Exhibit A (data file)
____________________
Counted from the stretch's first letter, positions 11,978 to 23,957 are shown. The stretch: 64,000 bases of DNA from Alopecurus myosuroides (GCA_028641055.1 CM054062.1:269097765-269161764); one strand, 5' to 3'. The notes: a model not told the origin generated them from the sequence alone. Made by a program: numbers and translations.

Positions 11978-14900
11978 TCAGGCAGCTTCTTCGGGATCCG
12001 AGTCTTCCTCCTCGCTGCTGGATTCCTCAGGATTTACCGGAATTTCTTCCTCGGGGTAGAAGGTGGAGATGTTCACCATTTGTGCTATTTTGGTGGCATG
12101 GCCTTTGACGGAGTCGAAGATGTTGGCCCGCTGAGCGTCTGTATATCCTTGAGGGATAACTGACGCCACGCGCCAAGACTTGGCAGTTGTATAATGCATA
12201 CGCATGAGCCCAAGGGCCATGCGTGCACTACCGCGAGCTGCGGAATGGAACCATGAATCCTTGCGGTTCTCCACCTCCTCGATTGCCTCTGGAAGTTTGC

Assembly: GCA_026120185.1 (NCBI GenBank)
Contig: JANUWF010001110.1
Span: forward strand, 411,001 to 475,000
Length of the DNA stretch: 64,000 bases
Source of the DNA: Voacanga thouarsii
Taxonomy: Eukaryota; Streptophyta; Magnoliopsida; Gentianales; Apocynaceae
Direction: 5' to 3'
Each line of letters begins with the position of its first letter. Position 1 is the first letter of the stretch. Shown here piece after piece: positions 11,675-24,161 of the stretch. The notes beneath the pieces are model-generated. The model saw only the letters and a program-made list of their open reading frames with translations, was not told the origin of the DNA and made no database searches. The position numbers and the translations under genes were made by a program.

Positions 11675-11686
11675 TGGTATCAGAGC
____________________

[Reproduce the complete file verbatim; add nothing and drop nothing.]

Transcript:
Counted from the stretch's first letter, positions 11,978 to 23,957 are shown. The stretch: 64,000 bases of DNA from Alopecurus myosuroides (GCA_028641055.1 CM054062.1:269097765-269161764); one strand, 5' to 3'. The notes: a model not told the origin generated them from the sequence alone. Made by a program: numbers and translations.

Positions 11978-14900
11978 TCAGGCAGCTTCTTCGGGATCCG
12001 AGTCTTCCTCCTCGCTGCTGGATTCCTCAGGATTTACCGGAATTTCTTCCTCGGGGTAGAAGGTGGAGATGTTCACCATTTGTGCTATTTTGGTGGCATG
12101 GCCTTTGACGGAGTCGAAGATGTTGGCCCGCTGAGCGTCTGTATATCCTTGAGGGATAACTGACGCCACGCGCCAAGACTTGGCAGTTGTATAATGCATA
12201 CGCATGAGCCCAAGGGCCATGCGTGCACTACCGCGAGCTGCGGAATGGAACCATGAATCCTTGCGGTTCTCCACCTCCTCGATTGCCTCTGGAAGTTTGC

Assembly: GCA_026120185.1 (NCBI GenBank)
Contig: JANUWF010001110.1
Span: forward strand, 411,001 to 475,000
Length of the DNA stretch: 64,000 bases
Source of the DNA: Voacanga thouarsii
Taxonomy: Eukaryota; Streptophyta; Magnoliopsida; Gentianales; Apocynaceae
Direction: 5' to 3'
Each line of letters begins with the position of its first letter. Position 1 is the first letter of the stretch. Shown here piece after piece: positions 11,675-24,161 of the stretch. The notes beneath the pieces are model-generated. The model saw only the letters and a program-made list of their open reading frames with translations, was not told the origin of the DNA and made no database searches. The position numbers and the translations under genes were made by a program.

Positions 11675-11686
11675 TGGTATCAGAGC